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  1. #1
    polydac1 is offline Junior Member
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    Installing Gate Across Easement

    What is the name of your state?What is the name of your state? TN

    Hi, I would like to fence in my property for livestock purposes, but the fence will cut across an existing driveway/easement. The easement (30' wide, ingress/egress only, gravel road) is used by my neighbor to access his property. My question is, can I put a gate across this easement, as long as I do not lock it or, otherwise prevent my neighbor from crossing? I had been told that an easement only guarantees my neighbor access but cannot restrict how I use the property (i.e. putting up a gate). Nevertheless, in scrolling through some of the similar posts on this website, it appears that this is a fairly controversial subject, with the answer depending on the state and underlying circumstances, hence my confusion!

    Not sure if it is relevent, but there is already an old gate across one section of the driveway, although not currently in use. Furthermore, my neighbor installed a gate on the same road, on his side of the property line. My new gate would go in adjacent to his.

    There is also a driveway agreement in place, but it only spells out maintenance, boundaries etc. Is there any particular language I should look for in the driveway agreement (or deed) that would indicate whether such gates would be prohibited?

    Thanks in advance for any help on this matter!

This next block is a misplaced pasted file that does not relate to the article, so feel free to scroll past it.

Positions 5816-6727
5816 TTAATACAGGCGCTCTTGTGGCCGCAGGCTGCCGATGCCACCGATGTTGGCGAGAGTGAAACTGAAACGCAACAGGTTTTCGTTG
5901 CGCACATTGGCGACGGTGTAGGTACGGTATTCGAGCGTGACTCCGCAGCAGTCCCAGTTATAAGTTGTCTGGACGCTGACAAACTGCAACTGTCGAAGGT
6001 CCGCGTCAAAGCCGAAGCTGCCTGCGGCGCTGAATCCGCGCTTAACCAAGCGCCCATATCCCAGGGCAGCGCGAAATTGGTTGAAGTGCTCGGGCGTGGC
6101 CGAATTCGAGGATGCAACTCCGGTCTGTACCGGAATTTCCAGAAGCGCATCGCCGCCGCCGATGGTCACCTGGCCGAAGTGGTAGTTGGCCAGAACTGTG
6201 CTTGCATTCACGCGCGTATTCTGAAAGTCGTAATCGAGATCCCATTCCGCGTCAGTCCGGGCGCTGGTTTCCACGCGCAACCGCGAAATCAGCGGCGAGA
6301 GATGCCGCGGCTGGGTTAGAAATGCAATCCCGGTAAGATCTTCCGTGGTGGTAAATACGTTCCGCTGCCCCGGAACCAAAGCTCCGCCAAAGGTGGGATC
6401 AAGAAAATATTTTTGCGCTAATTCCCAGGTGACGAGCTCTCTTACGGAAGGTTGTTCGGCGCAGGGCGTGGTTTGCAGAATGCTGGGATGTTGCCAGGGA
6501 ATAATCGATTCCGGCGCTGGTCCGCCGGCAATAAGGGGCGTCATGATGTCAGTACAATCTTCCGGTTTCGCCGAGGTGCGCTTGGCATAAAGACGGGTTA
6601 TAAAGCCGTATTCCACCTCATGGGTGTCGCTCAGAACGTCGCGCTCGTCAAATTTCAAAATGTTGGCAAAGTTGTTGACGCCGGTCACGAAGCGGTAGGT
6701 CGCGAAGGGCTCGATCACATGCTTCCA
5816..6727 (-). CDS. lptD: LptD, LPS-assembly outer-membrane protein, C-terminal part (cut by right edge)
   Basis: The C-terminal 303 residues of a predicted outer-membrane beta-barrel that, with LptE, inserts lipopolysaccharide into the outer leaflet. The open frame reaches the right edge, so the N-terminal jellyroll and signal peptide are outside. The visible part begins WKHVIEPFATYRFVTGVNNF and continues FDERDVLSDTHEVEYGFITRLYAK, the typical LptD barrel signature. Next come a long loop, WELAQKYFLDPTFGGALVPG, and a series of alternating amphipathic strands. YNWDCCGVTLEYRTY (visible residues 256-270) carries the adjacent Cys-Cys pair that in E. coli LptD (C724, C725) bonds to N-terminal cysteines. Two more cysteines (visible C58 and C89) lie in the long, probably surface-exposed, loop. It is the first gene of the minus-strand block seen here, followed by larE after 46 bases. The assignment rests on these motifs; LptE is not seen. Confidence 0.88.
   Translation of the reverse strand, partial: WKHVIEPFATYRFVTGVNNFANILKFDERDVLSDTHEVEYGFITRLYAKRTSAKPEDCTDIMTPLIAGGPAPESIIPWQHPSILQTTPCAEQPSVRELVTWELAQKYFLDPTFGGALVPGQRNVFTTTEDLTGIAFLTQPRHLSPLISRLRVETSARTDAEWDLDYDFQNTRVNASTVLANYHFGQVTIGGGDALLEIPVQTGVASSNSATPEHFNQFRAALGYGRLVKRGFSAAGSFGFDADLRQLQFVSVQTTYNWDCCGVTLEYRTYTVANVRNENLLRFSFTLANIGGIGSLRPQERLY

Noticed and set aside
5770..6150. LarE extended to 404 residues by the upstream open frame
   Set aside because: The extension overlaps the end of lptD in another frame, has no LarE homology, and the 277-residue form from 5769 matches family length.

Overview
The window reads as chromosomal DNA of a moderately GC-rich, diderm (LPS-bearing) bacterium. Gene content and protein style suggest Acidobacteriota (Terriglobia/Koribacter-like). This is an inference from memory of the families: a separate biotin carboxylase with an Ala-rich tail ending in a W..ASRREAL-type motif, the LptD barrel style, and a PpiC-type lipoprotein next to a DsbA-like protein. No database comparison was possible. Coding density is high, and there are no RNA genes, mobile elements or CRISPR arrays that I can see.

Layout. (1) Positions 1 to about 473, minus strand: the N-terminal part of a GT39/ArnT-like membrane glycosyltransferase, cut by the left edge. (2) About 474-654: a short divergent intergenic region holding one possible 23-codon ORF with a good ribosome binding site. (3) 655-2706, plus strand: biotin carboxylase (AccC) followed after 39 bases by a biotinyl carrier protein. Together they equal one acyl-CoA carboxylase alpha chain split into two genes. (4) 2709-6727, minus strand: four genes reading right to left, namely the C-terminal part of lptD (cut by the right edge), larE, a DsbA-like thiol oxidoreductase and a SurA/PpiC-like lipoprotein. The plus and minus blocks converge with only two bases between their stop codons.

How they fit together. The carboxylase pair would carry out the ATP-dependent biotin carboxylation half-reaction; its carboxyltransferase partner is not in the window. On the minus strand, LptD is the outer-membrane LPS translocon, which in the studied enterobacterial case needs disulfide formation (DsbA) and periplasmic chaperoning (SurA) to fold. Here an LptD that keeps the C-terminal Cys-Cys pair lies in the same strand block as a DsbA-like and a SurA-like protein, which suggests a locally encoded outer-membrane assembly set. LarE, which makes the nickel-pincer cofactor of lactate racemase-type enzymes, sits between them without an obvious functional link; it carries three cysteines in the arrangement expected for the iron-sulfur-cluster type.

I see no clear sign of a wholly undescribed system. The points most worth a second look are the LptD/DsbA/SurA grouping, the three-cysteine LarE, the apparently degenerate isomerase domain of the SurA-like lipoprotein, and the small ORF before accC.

2. #2
    BelizeBreeze is offline Senior Member
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    You are correct that the ROW only gives the neighbor the right to use, not to control. However, it would be a good idea to get the neighbor's agreement on this, and if you need to lock the gate to offer him/her a key.

    Or an electric gate with button access as we have.
  3. #3
    Indiana Filer is offline Senior Member
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    Could you fence up to the edge of the road and then use one of those cattle guard-thingys in the road so that the livestock can't cross? (It looks like a section of fence lying on it's side covering a hole.)
  4. #4
    Indiana Filer is offline Senior Member
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    Could you fence up to the edge of the road and then use one of those cattle guard-thingys in the road so that the livestock can't cross? (It looks like a section of fence lying on it's side covering a hole.)

    No need for a gate, and the road isn't blocked.
  5. #5
    polydac1 is offline Junior Member
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    Thanks for the input! I had considered both an electric fence and/or one of the cattle gates but am worried that that I'd be liable for their upkeep and maintenance (my neighbor has already refused to do driveway maintenance even though it is spelled out in driveway agreeement). My neighbor's son is likely to build another house on a spare lot, so the heavy construction traffic would probably destroy the cattle gate.

    Unfortunately my neighbor is also a classic neighbor from hell so talking to him about it is probably not an option. After refusing to do his share of maintenance on the road, I came home one day to find him digging up my driveway to install utilitiies. I called the sheriff to stop him, he sued, the judged ruled in my favor (i.e. no utility easement) and he and his family have been trouble ever since. They had to run their utilities through another neighbor at considerable cost (I'm not the only neighbor they've sued). To retaliate, they routinely spin their tires in the driveway (throwing gravel), knock over my garbage cans, and try to run me and my girlfriend off the driveway. As if that is not bad enough, someone (99% sure it was his son), shot through my front porch window earlier this year trying to kill my dog. So the gating serves another, albeit secondary purpose, in that it helps me control traffic in and out of the property for security reasons.